City of Los Angeles needs a ‘Department of Homelessness’
DOWNTOWN- Earlier this summer, the LA City Council created an ad hoc Homelessness and Poverty committee. Because of the overwhelming need to address homelessness citywide, the committee was soon changed from an ad hoc to a permanent standing committee.
Several months have gone by and it seems that, while Angelenos look to this new committee to provide solutions to homelessness, those of us who can see without rose-colored glasses know that this won’t happen any time soon.
In fact, watching the Homelessness and Poverty committee painfully sift through all the political rhetoric, confusion, and overlapping bureaucracy, it’s clear that what’s truly needed in city government is an all-new department called the Department of Homelessness.
After all, if there can be a Department of Aging…
The General Manager of this new city department will be like the often-referred to “homeless czar,” but without all the pressure. Duties would include being the city’s “point person” on all things related to homelessness, overseeing an initial staff of 10-20 city employees, reporting directly to the Homelessness and Poverty committee and the full City Council, and working directly with both the CLA (Chief Legislative Analyst) and CAO (Chief Administrative Officer) regarding all homeless-related budget items. This would include coordinating with the City’s Operation Healthy Streets, El Nino winter shelter programs and working directly with the Mayor’s Homeless Policy Director to craft new policies and initiatives that address homelessness.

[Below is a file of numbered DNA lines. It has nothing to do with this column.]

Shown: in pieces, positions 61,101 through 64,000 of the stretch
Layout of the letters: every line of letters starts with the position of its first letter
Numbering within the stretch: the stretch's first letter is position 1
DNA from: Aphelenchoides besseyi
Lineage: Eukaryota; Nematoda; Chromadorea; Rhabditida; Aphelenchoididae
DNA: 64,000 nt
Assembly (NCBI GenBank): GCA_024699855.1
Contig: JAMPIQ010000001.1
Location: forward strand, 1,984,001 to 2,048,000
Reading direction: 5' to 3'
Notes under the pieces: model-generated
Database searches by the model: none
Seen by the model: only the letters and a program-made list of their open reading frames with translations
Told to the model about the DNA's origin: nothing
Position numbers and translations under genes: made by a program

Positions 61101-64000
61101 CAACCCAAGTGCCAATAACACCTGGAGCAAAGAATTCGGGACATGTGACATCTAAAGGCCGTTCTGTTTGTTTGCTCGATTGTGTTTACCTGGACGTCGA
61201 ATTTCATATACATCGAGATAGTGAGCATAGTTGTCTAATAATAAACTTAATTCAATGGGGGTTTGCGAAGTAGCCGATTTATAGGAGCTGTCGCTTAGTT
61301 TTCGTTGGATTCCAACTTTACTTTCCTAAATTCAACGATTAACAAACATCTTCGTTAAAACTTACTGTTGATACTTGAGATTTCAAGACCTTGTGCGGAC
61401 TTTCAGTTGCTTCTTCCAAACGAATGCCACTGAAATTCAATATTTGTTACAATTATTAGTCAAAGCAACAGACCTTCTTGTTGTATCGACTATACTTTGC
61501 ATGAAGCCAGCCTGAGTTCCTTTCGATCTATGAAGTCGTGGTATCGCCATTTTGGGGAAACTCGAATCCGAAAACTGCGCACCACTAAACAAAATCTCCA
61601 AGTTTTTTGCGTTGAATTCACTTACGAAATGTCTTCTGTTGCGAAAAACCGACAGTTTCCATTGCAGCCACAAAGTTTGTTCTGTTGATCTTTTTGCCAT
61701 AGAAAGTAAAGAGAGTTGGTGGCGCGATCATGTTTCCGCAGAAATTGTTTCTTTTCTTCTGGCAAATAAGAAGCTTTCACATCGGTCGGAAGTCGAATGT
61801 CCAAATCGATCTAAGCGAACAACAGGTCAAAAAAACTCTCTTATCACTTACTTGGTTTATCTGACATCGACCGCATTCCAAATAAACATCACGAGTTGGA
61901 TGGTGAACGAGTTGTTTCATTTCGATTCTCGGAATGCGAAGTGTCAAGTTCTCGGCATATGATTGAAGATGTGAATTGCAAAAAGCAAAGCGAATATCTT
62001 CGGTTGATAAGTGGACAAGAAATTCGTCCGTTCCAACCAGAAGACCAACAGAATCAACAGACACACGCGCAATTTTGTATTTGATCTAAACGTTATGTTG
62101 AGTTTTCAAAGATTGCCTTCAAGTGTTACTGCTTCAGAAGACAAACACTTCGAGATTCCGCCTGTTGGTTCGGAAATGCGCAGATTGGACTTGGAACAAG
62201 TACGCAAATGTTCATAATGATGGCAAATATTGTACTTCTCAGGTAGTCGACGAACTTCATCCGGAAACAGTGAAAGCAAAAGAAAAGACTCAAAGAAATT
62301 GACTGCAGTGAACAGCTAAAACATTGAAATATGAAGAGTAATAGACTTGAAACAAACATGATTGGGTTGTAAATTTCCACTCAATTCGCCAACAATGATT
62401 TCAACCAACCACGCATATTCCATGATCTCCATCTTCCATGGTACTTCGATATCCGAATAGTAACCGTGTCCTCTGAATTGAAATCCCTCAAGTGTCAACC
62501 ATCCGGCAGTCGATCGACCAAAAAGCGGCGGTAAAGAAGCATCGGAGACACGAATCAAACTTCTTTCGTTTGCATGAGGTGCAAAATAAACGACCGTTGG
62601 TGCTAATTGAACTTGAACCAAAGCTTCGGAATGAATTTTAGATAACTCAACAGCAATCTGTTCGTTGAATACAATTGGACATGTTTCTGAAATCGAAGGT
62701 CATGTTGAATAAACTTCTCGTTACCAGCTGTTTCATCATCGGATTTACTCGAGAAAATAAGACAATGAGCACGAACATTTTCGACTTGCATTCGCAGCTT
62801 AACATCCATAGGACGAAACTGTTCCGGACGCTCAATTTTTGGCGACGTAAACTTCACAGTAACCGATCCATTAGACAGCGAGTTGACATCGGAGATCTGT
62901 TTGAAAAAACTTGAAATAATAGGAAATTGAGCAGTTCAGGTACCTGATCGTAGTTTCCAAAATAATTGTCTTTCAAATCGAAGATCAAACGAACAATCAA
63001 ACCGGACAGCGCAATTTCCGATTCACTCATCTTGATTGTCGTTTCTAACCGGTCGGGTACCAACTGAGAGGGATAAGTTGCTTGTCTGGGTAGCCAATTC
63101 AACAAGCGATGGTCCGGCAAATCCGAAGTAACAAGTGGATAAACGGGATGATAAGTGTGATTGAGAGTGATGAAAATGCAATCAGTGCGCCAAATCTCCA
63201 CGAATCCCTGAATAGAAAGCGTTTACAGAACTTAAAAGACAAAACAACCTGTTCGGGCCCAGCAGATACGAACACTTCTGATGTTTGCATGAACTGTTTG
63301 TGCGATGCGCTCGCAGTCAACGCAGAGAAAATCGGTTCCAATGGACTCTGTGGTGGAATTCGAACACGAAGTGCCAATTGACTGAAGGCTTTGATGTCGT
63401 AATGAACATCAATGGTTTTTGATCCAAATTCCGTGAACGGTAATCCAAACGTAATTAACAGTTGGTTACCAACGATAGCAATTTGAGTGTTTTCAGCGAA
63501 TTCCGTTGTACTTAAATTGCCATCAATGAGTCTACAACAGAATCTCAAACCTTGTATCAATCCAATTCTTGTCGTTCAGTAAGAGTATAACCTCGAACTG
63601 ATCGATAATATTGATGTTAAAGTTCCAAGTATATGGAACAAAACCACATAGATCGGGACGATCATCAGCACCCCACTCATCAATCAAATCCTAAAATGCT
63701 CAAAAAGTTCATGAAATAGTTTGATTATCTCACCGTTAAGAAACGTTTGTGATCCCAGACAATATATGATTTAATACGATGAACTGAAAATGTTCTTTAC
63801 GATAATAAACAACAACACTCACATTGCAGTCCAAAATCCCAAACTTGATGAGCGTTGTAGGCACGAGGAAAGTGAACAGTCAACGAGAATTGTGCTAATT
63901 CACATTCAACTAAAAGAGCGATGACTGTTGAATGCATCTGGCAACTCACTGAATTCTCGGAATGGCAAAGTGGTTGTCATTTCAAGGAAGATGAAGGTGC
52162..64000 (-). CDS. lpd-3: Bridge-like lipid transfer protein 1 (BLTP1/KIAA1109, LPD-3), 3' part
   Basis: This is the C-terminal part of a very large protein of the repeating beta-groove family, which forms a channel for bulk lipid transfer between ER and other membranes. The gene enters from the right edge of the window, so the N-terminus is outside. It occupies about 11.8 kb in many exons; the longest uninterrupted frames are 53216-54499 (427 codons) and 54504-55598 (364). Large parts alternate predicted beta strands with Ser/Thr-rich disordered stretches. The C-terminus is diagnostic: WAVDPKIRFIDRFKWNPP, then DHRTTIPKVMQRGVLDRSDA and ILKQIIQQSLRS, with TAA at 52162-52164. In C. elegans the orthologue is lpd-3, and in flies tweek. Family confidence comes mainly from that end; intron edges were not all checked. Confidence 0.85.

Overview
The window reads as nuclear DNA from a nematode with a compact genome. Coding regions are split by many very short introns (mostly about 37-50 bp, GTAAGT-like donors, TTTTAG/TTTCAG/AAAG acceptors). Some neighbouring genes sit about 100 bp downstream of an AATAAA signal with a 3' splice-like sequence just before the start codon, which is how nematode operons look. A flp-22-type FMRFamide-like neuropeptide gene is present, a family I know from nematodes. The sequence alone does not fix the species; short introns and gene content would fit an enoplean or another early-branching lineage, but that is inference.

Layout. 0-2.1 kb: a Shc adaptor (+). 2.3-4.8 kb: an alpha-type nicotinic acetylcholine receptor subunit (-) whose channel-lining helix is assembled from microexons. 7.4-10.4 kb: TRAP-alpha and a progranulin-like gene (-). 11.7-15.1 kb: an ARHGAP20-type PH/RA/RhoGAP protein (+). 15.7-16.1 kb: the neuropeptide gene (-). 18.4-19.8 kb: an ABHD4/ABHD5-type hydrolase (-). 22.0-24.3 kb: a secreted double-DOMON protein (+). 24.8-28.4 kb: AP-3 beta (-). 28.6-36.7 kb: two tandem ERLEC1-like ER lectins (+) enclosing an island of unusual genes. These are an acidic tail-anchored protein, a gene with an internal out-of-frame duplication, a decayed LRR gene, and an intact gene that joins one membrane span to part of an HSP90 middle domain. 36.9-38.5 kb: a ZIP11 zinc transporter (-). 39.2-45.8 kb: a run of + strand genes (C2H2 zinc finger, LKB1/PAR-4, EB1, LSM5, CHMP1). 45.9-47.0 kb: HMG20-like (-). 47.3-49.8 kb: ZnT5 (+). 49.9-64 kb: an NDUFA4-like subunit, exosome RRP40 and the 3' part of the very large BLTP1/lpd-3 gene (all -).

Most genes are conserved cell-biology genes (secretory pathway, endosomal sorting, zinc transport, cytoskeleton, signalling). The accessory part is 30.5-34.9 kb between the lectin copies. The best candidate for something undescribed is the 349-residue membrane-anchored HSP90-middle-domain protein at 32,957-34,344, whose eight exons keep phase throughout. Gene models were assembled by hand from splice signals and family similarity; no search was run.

An especially important task for this GM would be to represent the City’s interests regarding the City/County collaboration – the Los Angeles Homeless Services Authority (LAHSA.) During last week’s Homelessness and Poverty committee meeting, LAHSA’s Policy Director gave a short report. When committee member CM Mike Bonin asked a clarifying question, the LAHSA policy person replied, essentially, that LAHSA doesn’t actually have any power.
Other than the Homeless Count, which LAHSA will now administer every year instead of every other year, it’s not exactly clear what this government agency with “authority” in its title does besides give millions of dollars to non-profit organizations to fund winter shelter programs for the homeless. This funding continues to go to the same non-profits who, combined, have not helped decrease the number of homeless.
It would be wonderful if this new GM could hold all of these folks accountable by assuming a position as the City’s in-house watchdog. We need to keep a close eye on all the homeless industry “fat cats” who are making off with millions of dollars while homelessness continues to rise at an alarming rate. There are no signs of this trend slowing down and there are no viable solutions that are working to “End Homelessness” — the main marketing slogan for “poverty pimp campaigns” across America.
When one thinks about it, what motivation does a non-profit organization have to “end homelessness?” If they end it, they will put themselves out of business, meaning no more six-figure salaries for those CEOs and Executive Directors — no more luxury cars, big homes and wonderful lifestyles for these privileged few who are supposedly caring for extremely poor homeless people.
This new department’s GM would finally give Los Angeles the ability to say, “There’s a new (homeless) sheriff in town.”
Hopefully, they would select someone with the heart of a champion and the undying focus of an infrared laser beam. Apparently, even though the world brags about having many of these types of folks around, homelessness can’t seem to find a single one.
America, who among you is capable of running this new Department of Homelessness? It would be different than running the Department of Homeland Security since it would take a little more compassion to understand the sensitive issues of homelessness.
City of Los Angeles: We need a “Department of Homelessness”… it’s a solution at your door.
(General Jeff is a homeless activist and leader in Downtown Los Angeles.)